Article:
Vitamin K kick-starts a younger, healthier old age


Kevin “Special K” Daley played with the Harlem Globetrotters, and was the body double for a young Michael Jordan in a 2002 Gatorade commercial; Alan “Special K” Kulwicki was the NASCAR 1986 Rookie of the Year; and pro tennis player Athanasios “Special K” Kokkinakis defeated No. 1-ranked Roger Federer in the second round of the 2018 Miami Open. 

All special for sure, but they’ve got nothing on how special vitamin K is when it comes to protecting your longevity. New research out of Tufts University’s USDA Human Nutrition Research Center on Aging found that older adults with low vitamin K levels (below 0.5 nanomoles per liter) had a 19% higher risk of all-cause death over 13 years when compared with those who had adequate blood levels (more than 1.0 nmol/L).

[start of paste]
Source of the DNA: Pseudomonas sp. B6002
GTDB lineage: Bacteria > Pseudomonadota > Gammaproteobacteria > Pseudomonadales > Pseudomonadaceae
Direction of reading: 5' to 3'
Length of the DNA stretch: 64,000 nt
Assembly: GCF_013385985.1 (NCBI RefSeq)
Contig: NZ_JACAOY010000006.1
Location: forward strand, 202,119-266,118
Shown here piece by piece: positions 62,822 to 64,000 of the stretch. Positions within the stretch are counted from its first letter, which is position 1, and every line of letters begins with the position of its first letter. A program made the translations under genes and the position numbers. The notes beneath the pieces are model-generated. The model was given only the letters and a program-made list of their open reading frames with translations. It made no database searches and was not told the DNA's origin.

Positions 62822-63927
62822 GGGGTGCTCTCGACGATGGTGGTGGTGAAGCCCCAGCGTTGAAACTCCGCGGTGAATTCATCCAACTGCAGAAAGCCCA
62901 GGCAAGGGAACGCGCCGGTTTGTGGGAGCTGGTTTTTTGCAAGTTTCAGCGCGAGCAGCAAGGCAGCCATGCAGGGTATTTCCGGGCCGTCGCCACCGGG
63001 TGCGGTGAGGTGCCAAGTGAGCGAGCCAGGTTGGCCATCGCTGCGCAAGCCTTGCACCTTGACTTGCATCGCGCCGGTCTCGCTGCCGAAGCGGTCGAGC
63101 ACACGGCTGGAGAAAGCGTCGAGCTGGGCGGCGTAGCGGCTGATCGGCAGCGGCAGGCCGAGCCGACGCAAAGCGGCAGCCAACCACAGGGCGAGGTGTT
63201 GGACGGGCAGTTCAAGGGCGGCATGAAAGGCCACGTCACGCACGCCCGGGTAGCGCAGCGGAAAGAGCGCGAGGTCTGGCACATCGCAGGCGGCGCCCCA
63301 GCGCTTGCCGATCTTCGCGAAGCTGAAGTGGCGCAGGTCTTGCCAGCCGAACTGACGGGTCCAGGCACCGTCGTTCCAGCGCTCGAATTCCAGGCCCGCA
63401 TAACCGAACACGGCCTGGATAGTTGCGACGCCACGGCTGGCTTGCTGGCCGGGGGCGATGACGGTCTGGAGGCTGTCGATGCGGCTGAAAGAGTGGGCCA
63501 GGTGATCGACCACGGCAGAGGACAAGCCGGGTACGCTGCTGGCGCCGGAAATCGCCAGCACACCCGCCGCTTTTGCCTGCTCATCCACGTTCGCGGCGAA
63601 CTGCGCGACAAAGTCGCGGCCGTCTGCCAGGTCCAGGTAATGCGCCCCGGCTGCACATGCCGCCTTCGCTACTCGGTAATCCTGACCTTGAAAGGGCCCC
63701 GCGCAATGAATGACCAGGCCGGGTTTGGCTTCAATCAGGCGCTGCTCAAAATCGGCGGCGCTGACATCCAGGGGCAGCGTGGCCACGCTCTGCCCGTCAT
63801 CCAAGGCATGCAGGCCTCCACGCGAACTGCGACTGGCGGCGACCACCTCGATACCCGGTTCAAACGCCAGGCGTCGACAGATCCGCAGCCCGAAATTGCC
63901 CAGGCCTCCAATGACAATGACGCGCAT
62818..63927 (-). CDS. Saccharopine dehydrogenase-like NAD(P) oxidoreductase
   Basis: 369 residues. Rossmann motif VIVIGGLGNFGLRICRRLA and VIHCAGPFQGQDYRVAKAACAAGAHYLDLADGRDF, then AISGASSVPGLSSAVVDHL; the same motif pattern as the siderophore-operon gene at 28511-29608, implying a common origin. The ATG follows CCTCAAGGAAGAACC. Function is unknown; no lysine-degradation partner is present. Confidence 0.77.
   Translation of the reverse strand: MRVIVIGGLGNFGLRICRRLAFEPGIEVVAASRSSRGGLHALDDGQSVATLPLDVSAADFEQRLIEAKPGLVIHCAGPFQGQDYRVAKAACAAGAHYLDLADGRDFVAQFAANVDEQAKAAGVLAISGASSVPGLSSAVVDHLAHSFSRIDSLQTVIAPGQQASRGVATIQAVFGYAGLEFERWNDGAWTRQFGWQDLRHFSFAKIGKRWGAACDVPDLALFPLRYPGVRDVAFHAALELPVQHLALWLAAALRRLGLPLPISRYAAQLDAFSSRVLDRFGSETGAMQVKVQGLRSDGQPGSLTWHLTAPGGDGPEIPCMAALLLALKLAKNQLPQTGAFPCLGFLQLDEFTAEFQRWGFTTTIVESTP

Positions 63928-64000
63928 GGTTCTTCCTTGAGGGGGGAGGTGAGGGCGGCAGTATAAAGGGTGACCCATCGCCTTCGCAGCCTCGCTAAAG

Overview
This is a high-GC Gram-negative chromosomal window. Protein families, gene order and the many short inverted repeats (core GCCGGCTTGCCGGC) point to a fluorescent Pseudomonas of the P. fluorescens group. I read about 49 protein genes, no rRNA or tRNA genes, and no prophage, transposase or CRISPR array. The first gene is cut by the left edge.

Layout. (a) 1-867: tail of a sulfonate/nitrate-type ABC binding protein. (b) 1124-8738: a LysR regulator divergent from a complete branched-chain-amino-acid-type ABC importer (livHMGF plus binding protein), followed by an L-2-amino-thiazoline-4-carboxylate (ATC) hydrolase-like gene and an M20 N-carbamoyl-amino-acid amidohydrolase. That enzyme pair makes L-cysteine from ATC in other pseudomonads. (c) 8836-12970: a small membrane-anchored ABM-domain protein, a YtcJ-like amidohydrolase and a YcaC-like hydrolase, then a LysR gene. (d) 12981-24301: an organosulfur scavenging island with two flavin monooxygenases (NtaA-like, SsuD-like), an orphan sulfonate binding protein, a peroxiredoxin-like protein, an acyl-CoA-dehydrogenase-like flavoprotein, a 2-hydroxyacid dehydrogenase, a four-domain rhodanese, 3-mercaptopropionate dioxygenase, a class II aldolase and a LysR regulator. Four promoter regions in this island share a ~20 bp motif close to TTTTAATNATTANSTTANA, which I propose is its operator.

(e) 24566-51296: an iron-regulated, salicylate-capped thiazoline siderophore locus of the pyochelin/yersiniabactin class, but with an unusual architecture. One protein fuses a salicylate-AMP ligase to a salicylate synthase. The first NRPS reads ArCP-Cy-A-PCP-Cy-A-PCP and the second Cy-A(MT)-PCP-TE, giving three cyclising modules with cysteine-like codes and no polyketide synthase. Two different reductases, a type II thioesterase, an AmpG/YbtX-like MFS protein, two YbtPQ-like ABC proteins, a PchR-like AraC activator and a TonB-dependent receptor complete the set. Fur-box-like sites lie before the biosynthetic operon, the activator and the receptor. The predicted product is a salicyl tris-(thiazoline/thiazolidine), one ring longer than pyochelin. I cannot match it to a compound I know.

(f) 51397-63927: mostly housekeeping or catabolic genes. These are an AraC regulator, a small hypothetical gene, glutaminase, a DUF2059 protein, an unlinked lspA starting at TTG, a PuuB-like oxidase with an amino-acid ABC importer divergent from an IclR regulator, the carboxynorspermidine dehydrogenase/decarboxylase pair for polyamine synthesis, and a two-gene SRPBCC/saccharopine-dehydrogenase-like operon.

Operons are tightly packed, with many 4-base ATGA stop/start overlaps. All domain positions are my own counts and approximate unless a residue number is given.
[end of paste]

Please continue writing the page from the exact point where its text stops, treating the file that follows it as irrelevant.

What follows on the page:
What’s so special about vitamin K? It is essential for bone and blood vessel health and blood clotting. To make sure you have enough K-power, women 19 and older should consume 90 micrograms daily, men 120. Food sources supply plenty: Half a cup of blueberries delivers 14 mcg; half a cup of edamame, 21 mcg; half a cup of broccoli, 110 mcg; a cup of raw spinach, 145 mcg; and a half a cup of frozen/boiled collards, 530 mcg!

You do make another form of K called K2 (aka menaquinone) in your gut, but little is known about how much is absorbed or what stimulates the production. K2 is also found in fermented foods like nato (fermented soybeans) and sauerkraut. As Dana Carvey’s Church Lady used to say, “Now, isn’t that special?”

Mehmet Oz, M.D. is host of “The Dr. Oz Show,” and Mike Roizen, M.D. is Chief Wellness Officer and Chair of Wellness Institute at Cleveland Clinic. To live your healthiest, tune into “The Dr. Oz Show” or visit


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